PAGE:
It happened to me ... They tried to register to Facebook using my email [email protected] , the result is that I received the confirmation email, confirmed the account, I logged into Facebook of the staff (intruder?), I changed her password, and exclude this account from Facebook.

    Finalizing ... who owns the domain does whatever you want. The attacker would have to have access to the domain's DNS to cause problems. I say have the password to access the site Regitro.Br (or GoDaddy, CentralNic, etc.) to modify the DNS entries below.

    Only by having access to this screen could the attacker, as you said mask the email so that [email protected] is redirected to [email protected]?

    17.06.2016 / 17:29

    I'll try to answer the two things you asked for (or what I understood in the question):

    To automatically check if email belongs to the company you want to restrict use the following code:


    $ verify = explode ('@', $ email);


    $ domain = $ checks [1];


    if ($ domain == 'company.com.br') {return true; }

    Now let's talk about security in emails: It really is safe, and it is very difficult for a person to circumvent the RECEIPT of an email by choosing a domain. For someone to circumvent the SEND of an email used a very easy code, which I do not know if it has been corrected today. In the email header, some soft allow you to change the header when sending (already done :). Simply change where is the property from: [email protected] This is only for sending, but if you send an email to that email, iso will get stuck on the IMAP SERVER, which possibly will not find anything.

    That is, the person sends fake emails but does not receive that false email.

    So this proposal is SAFE;)

    - Just remembering that the beginning of Facebook was thus restricted to anyone who had edu.com (or just university students) emails.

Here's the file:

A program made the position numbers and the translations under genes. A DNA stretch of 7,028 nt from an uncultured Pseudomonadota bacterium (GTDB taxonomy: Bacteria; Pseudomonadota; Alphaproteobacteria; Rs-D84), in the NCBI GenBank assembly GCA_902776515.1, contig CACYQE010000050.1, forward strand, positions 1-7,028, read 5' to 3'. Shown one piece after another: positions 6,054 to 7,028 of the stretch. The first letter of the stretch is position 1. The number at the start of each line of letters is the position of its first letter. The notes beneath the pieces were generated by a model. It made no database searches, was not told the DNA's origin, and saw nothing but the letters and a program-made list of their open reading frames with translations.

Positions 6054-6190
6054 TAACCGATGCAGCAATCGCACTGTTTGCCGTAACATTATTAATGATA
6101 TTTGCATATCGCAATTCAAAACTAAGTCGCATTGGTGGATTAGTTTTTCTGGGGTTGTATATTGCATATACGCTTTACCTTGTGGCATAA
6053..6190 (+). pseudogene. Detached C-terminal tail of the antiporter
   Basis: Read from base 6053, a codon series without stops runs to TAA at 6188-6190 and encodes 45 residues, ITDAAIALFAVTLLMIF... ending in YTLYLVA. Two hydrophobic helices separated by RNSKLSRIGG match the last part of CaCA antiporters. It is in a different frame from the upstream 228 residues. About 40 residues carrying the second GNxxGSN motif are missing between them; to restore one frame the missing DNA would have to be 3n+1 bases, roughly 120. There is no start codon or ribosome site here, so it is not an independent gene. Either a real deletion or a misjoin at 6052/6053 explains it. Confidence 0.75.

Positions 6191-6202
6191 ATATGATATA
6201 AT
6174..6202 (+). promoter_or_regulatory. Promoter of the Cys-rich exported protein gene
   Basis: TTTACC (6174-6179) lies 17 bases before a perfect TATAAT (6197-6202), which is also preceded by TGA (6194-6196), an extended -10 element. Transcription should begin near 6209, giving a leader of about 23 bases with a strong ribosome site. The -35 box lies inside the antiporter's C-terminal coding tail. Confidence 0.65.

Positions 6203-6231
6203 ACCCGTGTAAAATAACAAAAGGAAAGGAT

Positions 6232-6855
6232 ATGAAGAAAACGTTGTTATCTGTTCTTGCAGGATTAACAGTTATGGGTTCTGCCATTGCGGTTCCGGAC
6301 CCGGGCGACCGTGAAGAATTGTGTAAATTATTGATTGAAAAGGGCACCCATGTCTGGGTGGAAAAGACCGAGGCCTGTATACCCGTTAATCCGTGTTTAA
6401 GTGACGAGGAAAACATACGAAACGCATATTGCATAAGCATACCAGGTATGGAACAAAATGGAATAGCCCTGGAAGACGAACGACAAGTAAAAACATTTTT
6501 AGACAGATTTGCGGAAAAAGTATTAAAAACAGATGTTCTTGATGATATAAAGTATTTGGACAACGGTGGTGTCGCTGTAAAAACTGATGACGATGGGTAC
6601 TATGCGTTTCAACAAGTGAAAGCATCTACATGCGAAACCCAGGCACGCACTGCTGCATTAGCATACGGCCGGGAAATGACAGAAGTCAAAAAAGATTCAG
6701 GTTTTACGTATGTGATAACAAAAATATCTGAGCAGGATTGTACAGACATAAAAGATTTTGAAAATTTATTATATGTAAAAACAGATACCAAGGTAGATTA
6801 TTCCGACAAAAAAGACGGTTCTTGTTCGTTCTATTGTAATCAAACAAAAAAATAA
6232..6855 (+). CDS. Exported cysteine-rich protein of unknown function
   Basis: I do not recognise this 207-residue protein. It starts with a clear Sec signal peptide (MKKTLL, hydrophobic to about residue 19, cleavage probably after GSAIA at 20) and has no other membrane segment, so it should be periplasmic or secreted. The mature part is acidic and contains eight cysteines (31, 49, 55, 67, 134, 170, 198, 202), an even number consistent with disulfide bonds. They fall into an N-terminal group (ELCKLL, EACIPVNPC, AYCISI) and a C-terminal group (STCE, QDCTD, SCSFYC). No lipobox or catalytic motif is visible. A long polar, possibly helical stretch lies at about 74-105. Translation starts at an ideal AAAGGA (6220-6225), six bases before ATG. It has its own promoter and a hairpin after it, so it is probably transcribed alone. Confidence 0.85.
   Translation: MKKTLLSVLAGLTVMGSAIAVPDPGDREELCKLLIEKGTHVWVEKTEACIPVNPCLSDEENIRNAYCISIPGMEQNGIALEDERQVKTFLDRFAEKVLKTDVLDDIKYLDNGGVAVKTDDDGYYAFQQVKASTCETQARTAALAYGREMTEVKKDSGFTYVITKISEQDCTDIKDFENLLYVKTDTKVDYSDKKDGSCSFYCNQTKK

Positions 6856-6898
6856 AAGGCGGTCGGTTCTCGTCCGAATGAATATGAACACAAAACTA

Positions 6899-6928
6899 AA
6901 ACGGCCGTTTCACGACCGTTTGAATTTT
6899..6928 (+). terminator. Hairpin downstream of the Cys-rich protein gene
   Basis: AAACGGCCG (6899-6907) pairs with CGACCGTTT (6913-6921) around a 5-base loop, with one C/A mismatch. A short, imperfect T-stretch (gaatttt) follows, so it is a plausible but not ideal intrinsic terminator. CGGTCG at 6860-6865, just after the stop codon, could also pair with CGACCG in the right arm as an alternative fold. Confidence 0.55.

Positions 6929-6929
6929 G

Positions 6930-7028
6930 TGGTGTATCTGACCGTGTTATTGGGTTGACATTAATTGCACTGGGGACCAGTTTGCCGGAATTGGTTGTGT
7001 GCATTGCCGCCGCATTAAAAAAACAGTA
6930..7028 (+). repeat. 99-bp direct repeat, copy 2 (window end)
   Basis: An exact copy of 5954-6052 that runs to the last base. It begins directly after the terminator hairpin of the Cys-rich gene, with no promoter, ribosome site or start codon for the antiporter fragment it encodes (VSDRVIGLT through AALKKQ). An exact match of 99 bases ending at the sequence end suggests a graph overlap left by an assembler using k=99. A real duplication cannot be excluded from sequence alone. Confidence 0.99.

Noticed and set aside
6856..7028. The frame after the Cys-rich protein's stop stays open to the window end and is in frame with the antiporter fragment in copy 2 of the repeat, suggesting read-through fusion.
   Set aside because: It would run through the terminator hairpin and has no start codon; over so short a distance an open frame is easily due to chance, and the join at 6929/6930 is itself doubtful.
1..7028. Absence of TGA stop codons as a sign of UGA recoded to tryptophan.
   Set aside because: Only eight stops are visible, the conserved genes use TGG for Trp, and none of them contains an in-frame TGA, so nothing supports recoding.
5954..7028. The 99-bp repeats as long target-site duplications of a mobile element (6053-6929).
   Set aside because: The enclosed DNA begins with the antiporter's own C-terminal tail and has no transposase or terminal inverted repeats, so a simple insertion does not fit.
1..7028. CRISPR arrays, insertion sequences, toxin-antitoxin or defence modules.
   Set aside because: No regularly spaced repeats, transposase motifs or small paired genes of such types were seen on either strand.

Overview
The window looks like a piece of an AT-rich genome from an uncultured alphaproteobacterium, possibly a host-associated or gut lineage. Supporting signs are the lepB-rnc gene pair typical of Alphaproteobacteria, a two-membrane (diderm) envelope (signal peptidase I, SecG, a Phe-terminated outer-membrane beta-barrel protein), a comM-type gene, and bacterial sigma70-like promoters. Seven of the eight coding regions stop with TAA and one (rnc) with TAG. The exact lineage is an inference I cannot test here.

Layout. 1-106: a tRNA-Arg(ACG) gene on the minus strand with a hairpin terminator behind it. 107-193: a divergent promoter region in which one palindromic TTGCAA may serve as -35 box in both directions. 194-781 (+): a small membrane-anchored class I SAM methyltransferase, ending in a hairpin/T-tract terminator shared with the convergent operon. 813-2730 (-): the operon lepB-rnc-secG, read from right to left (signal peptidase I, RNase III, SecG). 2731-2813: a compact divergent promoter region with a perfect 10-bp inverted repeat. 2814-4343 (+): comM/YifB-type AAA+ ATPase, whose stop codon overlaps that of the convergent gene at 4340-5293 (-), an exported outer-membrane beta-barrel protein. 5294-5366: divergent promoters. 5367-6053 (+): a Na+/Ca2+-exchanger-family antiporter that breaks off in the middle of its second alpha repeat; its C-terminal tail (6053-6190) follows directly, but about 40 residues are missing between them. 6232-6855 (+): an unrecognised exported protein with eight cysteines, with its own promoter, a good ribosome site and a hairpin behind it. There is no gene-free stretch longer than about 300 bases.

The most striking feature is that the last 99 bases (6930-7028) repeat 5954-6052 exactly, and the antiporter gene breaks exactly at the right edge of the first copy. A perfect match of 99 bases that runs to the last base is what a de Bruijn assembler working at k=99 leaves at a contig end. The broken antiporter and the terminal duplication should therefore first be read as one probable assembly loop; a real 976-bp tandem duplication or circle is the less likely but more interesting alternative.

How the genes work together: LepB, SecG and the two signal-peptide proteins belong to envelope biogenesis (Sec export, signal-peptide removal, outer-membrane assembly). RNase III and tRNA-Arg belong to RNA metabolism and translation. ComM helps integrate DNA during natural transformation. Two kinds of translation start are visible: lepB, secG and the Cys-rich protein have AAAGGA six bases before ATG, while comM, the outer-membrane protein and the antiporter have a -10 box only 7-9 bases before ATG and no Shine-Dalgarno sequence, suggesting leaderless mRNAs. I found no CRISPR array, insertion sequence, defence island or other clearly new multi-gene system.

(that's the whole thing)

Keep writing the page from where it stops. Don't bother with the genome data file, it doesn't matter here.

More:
23.06.2016 / 03:19

    If the "attacker" has access to this company's emails, and creates a redirect, it can circumvent it.

    Based on the principle that it is a company with its own domain, they follow some ideas:

  • SPF Check
  • You can make checks for the SPF and DNS records for the domain. By checking the domain SPF, you can get the company's MX's IPs. You can

    algorithm: dns_get_record ("domain.com", DNS_TXT); locate the records with v = spf1 locate all the IPs in this line and put them in an array for example if the MX contains: restrict access to the network 200.10.20 .__

  • Whois Check
  • You can get the IPs of the company's domain, and check the IP of who is accessing. Doing a Whois on the IP of who is accessing will confirm to you who owns the IP, if the company uses fixed IP. You can restrict access to broadband providers such as GVT, OI, etc. .. Or simply do not query in these cases.

    algorithm: gethostbyname ("domain.com") applies a whois in the domain filters by organization name

  • Map IP History
  • You can simply make a database with the history of IPs used by each domain (users with emails @ domain.com) when accessing the system. So you can see if they are on the same network every time. If some access "fades" to the network pattern, you can specifically block the user.

    For example:

    [email protected] - IP [email protected] - IP [email protected] - IP

    You can use a frequency pattern for "200.10.20".

    [email protected] - IP - Block (totally different IP)

    24.06.2016 / 05:48